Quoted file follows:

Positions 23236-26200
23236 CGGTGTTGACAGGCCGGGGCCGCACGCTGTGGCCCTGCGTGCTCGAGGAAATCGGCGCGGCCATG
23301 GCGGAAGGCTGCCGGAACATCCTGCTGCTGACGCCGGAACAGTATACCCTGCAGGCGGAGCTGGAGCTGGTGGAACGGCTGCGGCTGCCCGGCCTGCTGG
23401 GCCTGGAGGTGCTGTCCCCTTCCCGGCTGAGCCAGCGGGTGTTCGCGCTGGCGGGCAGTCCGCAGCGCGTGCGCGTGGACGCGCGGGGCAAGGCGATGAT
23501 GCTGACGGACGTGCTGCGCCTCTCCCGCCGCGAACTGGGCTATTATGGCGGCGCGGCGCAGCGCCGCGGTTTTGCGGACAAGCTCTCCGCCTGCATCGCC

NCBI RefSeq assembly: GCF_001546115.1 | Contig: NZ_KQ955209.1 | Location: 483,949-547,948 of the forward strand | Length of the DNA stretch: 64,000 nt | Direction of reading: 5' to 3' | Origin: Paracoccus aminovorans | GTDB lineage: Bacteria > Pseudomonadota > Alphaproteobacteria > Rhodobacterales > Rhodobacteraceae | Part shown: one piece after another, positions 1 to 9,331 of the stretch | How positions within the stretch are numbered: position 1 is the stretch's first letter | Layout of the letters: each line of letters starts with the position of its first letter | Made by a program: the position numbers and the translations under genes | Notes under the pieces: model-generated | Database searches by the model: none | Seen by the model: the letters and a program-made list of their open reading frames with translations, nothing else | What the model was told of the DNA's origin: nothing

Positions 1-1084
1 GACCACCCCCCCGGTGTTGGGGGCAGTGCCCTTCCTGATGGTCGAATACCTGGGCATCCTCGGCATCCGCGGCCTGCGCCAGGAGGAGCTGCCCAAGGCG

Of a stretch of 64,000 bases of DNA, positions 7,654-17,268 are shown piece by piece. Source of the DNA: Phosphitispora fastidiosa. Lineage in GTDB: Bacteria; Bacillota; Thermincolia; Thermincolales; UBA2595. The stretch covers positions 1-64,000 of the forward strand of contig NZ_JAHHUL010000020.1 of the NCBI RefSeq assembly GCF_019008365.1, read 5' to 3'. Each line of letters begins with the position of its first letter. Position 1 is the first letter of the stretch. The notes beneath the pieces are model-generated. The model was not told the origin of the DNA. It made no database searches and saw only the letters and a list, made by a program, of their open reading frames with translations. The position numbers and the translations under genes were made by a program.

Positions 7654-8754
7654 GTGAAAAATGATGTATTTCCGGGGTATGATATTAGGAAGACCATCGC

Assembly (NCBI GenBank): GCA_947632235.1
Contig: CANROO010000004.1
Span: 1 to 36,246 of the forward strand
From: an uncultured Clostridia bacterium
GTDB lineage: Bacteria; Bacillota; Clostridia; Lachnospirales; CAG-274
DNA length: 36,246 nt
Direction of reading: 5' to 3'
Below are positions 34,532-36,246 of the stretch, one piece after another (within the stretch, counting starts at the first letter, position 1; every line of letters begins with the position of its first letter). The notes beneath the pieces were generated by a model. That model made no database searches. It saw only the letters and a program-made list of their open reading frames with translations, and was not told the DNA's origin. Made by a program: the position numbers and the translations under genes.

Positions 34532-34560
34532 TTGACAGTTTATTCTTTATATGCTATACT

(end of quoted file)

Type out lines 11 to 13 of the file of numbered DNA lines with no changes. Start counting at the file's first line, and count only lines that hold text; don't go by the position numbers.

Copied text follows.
7654 GTGAAAAATGATGTATTTCCGGGGTATGATATTAGGAAGACCATCGC

Assembly (NCBI GenBank): GCA_947632235.1
Contig: CANROO010000004.1